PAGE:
Oct 22

My one intention during the ongoing class series has been to share that a “deep seat” doesn’t just come from your “seat.”

It comes from your BFF – Gravity.

Horse - Piaffe silotte

Each week a piece of the puzzle was discovered about how to find and embrace your BFF in a lasting way.

One of the elements of sitting deeply is, of course, balance. Yet, the question is - how do you balance on your horse? What is your reference point? What keeps you there? Often riders balance to the horse, but if the horse is crooked then the rider will crooked too and off-balance as a result.

So what to do? What reference point to use?

Balance to the Ground

Allowing the soles of the feet to be oriented to the ground is the key. Sounds simple, but do you really know where the soles of your feet are?

To find out:

Lay on your stomach, close your eyes:

Notice where the soles of your feet are oriented in relationship to the room, a wall, the ceiling, a bit of both?

As you bend your knees track the orientation of the soles of the feet in relationship to the room (you can do one at a time if you wish). Rest.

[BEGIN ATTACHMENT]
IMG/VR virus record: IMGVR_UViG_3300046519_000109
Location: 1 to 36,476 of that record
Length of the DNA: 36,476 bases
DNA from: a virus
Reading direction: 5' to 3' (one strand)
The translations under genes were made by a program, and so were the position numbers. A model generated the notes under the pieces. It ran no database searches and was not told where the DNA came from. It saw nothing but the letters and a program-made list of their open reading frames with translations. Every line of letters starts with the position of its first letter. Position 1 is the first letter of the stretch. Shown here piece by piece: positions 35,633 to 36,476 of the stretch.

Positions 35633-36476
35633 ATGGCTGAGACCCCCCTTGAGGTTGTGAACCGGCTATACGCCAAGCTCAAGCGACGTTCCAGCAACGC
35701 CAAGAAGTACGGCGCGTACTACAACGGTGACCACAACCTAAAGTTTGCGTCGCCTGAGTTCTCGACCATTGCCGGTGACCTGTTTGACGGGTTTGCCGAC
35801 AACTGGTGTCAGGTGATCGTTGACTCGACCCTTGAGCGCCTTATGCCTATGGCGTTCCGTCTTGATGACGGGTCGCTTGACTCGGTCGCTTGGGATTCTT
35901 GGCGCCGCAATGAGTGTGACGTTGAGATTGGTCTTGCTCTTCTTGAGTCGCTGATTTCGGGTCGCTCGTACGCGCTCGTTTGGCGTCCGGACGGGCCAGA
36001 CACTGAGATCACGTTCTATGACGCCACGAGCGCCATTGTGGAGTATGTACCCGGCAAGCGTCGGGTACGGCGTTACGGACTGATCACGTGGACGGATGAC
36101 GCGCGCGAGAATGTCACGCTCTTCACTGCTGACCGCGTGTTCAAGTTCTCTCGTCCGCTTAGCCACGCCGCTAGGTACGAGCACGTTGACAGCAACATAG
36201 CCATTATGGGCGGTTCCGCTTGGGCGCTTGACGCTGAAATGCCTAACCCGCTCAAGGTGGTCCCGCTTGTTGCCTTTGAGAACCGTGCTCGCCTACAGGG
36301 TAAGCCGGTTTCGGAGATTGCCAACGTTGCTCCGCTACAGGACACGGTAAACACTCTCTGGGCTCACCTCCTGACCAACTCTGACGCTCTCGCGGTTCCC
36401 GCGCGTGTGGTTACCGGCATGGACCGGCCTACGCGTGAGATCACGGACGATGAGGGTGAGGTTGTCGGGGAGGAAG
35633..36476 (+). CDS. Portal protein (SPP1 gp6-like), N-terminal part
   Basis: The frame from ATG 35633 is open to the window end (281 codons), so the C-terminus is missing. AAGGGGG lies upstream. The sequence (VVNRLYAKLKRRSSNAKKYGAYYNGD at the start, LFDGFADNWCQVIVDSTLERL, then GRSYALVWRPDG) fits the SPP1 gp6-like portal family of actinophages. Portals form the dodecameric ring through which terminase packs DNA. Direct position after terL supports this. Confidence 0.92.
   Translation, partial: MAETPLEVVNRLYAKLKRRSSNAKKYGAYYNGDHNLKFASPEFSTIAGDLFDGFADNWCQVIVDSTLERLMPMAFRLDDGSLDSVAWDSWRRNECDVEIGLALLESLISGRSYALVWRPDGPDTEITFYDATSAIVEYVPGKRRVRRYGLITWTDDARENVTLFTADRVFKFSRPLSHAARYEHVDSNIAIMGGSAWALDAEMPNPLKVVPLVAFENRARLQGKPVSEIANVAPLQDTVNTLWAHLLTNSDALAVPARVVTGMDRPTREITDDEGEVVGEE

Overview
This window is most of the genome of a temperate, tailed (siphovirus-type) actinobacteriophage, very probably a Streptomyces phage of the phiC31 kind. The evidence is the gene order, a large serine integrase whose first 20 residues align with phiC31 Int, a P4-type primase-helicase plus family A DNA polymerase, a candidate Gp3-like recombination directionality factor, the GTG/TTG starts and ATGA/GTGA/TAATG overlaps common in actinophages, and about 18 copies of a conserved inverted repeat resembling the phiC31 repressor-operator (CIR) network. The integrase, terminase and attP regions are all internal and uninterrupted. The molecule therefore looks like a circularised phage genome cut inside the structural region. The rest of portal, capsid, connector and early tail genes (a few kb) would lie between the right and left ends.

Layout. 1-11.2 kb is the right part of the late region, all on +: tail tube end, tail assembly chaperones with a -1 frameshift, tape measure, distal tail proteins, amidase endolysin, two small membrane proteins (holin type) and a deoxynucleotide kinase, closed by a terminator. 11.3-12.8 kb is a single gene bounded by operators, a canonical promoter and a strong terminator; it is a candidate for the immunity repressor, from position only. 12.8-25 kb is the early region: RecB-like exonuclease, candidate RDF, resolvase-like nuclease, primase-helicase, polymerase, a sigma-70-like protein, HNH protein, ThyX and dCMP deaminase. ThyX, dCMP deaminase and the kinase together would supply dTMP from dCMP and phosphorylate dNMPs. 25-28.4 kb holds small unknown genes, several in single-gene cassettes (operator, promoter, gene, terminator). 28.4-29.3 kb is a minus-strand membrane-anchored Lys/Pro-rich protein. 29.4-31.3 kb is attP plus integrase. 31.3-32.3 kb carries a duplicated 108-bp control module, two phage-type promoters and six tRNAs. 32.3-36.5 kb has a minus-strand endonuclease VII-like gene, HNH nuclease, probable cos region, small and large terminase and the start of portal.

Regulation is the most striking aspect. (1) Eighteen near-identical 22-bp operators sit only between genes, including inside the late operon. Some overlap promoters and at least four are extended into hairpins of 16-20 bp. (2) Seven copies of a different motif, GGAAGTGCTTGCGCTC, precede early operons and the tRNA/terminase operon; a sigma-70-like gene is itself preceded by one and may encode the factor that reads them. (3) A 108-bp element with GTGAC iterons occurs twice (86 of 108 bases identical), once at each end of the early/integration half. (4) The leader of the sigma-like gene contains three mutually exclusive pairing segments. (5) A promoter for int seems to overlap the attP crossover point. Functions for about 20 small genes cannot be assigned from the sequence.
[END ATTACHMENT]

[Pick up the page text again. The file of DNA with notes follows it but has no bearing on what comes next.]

Move your right heel in a small circle, notice the plane of movement that circle is in and how the movement changes the orientation of the sole of the foot to the room. Rest.

Now make a circle with the big toe, notice the plane of movement that circle is in and how the movement changes the orientation of the sole of the foot to the room. Rest.

Now notice the distance from the big toe to the heel, circle the heel, and notice if the big toe circles also, and if so, does it circle in the same direction as the heel or in the opposite direction? Notice how the movement changes the orientation of the sole of the foot to the room. Rest.

Just for fun, as you circle the heel turn to look at it – what happens? Try it – it’s like a magic trick.

Now do these movements with the left heel as your bring your awareness to how the sole of the foot is oriented to the room.

When next on your horse, do these movements with your feet in and then out of the stirrups. Are your feet where you think they are? When allowed to orient to the ground what affect does this have on your balance and seat?

Enjoy your discovery!

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